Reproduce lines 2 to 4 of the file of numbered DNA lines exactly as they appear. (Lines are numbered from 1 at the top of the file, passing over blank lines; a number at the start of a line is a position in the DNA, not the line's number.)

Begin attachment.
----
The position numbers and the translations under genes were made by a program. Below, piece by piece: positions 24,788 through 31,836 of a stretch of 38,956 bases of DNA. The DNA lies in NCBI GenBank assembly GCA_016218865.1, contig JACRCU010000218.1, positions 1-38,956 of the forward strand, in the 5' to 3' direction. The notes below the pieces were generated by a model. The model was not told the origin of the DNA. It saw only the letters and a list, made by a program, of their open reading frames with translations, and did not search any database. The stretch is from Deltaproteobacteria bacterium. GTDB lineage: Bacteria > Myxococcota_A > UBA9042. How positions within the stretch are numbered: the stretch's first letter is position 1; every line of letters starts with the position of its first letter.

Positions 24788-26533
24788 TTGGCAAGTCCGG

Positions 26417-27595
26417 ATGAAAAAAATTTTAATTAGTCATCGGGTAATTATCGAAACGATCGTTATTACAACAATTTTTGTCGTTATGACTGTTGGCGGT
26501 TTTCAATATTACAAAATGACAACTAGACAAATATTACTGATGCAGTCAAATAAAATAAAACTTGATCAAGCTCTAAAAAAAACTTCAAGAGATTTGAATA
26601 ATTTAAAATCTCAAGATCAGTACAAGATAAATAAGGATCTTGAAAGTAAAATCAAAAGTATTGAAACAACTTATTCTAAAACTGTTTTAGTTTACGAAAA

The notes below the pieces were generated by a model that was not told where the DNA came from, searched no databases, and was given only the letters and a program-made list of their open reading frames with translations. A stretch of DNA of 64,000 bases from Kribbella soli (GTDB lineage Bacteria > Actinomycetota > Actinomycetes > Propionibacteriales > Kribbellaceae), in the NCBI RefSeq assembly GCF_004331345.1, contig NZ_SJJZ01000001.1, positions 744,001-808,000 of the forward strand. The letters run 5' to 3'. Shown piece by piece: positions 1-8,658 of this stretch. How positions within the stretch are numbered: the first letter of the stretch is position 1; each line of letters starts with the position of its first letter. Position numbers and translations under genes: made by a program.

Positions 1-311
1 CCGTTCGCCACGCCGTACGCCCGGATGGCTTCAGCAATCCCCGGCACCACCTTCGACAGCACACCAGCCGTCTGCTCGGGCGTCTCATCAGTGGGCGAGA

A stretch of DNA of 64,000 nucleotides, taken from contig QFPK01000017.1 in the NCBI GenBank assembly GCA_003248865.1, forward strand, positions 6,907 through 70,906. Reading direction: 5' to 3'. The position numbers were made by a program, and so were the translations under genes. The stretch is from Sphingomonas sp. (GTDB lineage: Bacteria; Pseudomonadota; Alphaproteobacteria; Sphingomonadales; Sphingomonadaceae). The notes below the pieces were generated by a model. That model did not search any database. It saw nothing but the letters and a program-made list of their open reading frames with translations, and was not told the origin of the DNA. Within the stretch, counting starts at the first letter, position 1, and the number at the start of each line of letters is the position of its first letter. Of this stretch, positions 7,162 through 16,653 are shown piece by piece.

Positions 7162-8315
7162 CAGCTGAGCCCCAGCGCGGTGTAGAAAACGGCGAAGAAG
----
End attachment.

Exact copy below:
Positions 24788-26533
24788 TTGGCAAGTCCGG

Positions 26417-27595